What is it about coltsfoot that makes it so commonly used in herbal medicines? Imagine life as a plant … plants don’t move (much), don’t bite, don’t fight for food or defend territory… or do they? Plants are actually extraordinarily competitive. But instead of defending their resources with behaviors and actions, they do it with chemicals. Every plant makes an entire arsenal of chemical compounds to protect itself from infection, deter animals from eating it, and damage or deflect other plants trying to use the same resources. These ‘secondary metabolites’ or ‘phytochemicals’ are biologically active compounds, meaning they can affect or impact the functioning of other living organisms. Because all living organisms share a surprising amount of cellular machinery, any compound that affects one type of organism (a caterpillar or a pathogenic fungus) may also affect non-target organisms (such as humans).
Coltsfoot contains many bioactive chemicals, including phenolics, flavonoids, sesquiterpenes, chromones, and pyrrolizidine alkaloids. For a very complete chemical analysis of the plant’s contents and how they apply to its ethnobotanical use, please see this article published just last month in the Journal of Ethnopharmacology. For those who don’t want to wade through a scientific research article, here is an overall summary of why coltsfoot has so very many medicinal uses (and also see this source).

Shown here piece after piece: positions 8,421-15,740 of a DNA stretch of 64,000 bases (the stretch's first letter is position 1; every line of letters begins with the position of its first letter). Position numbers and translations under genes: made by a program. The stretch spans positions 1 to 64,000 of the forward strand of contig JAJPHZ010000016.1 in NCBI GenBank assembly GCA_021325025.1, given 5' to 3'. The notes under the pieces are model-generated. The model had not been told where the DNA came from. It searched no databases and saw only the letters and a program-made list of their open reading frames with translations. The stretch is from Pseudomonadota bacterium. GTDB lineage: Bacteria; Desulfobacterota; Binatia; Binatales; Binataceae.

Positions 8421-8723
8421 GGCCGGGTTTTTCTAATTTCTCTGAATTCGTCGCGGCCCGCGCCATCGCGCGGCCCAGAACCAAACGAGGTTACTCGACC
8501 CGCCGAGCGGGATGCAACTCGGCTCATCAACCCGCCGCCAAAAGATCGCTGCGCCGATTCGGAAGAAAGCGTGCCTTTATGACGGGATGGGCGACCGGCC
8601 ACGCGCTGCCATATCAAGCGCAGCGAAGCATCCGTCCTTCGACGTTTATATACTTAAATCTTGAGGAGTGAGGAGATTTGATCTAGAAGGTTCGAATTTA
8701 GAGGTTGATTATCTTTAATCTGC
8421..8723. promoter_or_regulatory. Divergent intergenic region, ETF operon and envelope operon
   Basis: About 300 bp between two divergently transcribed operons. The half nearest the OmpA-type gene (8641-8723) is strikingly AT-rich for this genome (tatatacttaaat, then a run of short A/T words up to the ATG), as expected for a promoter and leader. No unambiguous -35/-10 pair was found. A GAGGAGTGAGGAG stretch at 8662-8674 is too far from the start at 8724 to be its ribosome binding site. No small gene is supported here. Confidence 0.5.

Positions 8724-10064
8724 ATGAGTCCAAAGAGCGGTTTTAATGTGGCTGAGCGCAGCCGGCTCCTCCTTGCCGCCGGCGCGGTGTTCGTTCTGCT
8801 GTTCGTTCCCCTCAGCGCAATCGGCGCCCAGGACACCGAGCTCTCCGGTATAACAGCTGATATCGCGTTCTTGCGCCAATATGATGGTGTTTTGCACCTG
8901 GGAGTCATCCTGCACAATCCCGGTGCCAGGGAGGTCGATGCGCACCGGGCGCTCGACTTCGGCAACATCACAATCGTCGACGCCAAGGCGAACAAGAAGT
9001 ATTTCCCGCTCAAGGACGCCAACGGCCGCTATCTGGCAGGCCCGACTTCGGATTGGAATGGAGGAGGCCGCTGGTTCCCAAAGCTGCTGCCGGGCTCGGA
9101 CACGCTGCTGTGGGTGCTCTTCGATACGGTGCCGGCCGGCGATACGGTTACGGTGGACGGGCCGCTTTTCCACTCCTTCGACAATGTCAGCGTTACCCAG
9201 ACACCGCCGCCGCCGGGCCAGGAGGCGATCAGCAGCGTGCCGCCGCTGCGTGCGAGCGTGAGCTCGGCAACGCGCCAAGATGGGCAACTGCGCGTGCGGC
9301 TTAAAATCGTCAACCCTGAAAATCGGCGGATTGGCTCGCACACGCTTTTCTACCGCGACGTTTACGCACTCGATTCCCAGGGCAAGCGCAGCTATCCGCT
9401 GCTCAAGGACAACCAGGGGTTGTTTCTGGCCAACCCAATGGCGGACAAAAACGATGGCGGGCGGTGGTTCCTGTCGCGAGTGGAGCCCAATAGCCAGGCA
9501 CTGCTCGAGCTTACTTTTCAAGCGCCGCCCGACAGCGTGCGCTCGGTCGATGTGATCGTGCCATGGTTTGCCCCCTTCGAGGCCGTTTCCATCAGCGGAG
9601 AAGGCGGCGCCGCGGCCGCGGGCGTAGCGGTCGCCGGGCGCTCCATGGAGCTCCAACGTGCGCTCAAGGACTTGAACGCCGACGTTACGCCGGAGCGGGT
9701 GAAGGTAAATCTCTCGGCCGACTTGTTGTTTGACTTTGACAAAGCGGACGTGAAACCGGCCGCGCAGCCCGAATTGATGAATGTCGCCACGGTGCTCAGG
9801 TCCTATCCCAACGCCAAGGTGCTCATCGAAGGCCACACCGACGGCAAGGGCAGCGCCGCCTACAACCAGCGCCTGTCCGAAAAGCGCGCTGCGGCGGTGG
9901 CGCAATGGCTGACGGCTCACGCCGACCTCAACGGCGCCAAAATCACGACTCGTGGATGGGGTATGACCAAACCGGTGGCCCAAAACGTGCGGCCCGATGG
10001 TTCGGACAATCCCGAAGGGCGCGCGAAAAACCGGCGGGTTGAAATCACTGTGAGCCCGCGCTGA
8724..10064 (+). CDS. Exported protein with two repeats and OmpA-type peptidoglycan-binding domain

Laboratory experiments using preparations of coltsfoot and specific chemicals isolated from it suggest its phytochemicals have the following wide range of medicinal qualities:
- anti-inflammatory (one or more of the sesquiterpenoids)
- immuno-stimulating (unidentified polysaccharides)
- anti-cancer (multiple compounds)
- anti-microbial/viral/fungal (weak to moderate activity, active compounds not yet identified)
- anti-diabetic/anti-obesity (caffeoylquinic acid, chlorogenic acid, rosmarinic acid)
- cardiovascular (stimulant, compounds not yet identified)
- neuro-protective (chemical compounds not yet identified)
- anti-oxidant (phenolic acid, quercetin-glycosides, assorted polysaccharides)
- cytoprotective (helps cells endure stress, compounds not yet identified)
The list above is truly impressive, but please, please take it with a huge grain of salt. The above qualities of coltsfoot were tested in lab experiments in cell cultures or in lab mice. One thing all biologists know is that just because something works in a test tube (or petri dish), that is no guarantee it will have the same effects in a human. In fact, many compounds that have interesting qualities in the lab turn out to be completely ineffective or even quite toxic for people. Coltsfoot can cause liver damage if taken at higher levels and/or for extended periods of time, and has been linked to at least one case of deep vein thrombosis and pulmonary embolism. The FDA lists it in its “Poisonous Plants Database” as likely unsafe to use, especially for those with allergy to ragweed, high blood pressure, heart disease, liver disease, or who are pregnant or breast-feeding.
My affection for coltsfoot that began when I first noticed ‘those weird dandelions’ six years ago has only grown since. I love that it is one of the very first plants to flower each spring, blooming even when we still have patches of snow in the shade. I love that it grows in the most unlovely of places, even in places that have collected an entire season’s worth of winter road salt. I love how bright it is, and how weird (the leaves emerge weeks after the flowers disappear!) After writing this post, I have an even greater appreciation for its shared history of humans, its veritable weapons cache of phytochemicals, and its ability to invade new habitats territory. A tough little plant indeed!